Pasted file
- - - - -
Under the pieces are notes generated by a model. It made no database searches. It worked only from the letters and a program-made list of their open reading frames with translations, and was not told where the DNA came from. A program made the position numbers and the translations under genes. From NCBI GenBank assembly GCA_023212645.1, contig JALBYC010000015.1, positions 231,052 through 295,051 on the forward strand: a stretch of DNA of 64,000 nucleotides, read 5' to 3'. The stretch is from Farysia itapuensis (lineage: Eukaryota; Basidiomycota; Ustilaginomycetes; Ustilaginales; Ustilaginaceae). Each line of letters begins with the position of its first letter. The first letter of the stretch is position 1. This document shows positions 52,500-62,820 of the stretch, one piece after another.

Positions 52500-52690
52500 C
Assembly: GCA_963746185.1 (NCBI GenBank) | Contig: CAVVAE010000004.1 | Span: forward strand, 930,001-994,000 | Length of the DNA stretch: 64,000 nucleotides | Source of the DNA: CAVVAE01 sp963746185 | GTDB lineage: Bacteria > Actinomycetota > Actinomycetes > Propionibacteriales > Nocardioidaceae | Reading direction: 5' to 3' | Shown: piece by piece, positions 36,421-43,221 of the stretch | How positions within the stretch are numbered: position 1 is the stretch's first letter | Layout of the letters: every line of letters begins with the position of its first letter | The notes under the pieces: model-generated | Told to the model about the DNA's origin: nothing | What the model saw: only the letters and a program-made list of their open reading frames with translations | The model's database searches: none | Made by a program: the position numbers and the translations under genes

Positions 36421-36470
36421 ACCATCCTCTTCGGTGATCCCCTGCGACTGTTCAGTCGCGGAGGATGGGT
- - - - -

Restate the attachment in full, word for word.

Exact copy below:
Under the pieces are notes generated by a model. It made no database searches. It worked only from the letters and a program-made list of their open reading frames with translations, and was not told where the DNA came from. A program made the position numbers and the translations under genes. From NCBI GenBank assembly GCA_023212645.1, contig JALBYC010000015.1, positions 231,052 through 295,051 on the forward strand: a stretch of DNA of 64,000 nucleotides, read 5' to 3'. The stretch is from Farysia itapuensis (lineage: Eukaryota; Basidiomycota; Ustilaginomycetes; Ustilaginales; Ustilaginaceae). Each line of letters begins with the position of its first letter. The first letter of the stretch is position 1. This document shows positions 52,500-62,820 of the stretch, one piece after another.

Positions 52500-52690
52500 C
Assembly: GCA_963746185.1 (NCBI GenBank) | Contig: CAVVAE010000004.1 | Span: forward strand, 930,001-994,000 | Length of the DNA stretch: 64,000 nucleotides | Source of the DNA: CAVVAE01 sp963746185 | GTDB lineage: Bacteria > Actinomycetota > Actinomycetes > Propionibacteriales > Nocardioidaceae | Reading direction: 5' to 3' | Shown: piece by piece, positions 36,421-43,221 of the stretch | How positions within the stretch are numbered: position 1 is the stretch's first letter | Layout of the letters: every line of letters begins with the position of its first letter | The notes under the pieces: model-generated | Told to the model about the DNA's origin: nothing | What the model saw: only the letters and a program-made list of their open reading frames with translations | The model's database searches: none | Made by a program: the position numbers and the translations under genes

Positions 36421-36470
36421 ACCATCCTCTTCGGTGATCCCCTGCGACTGTTCAGTCGCGGAGGATGGGT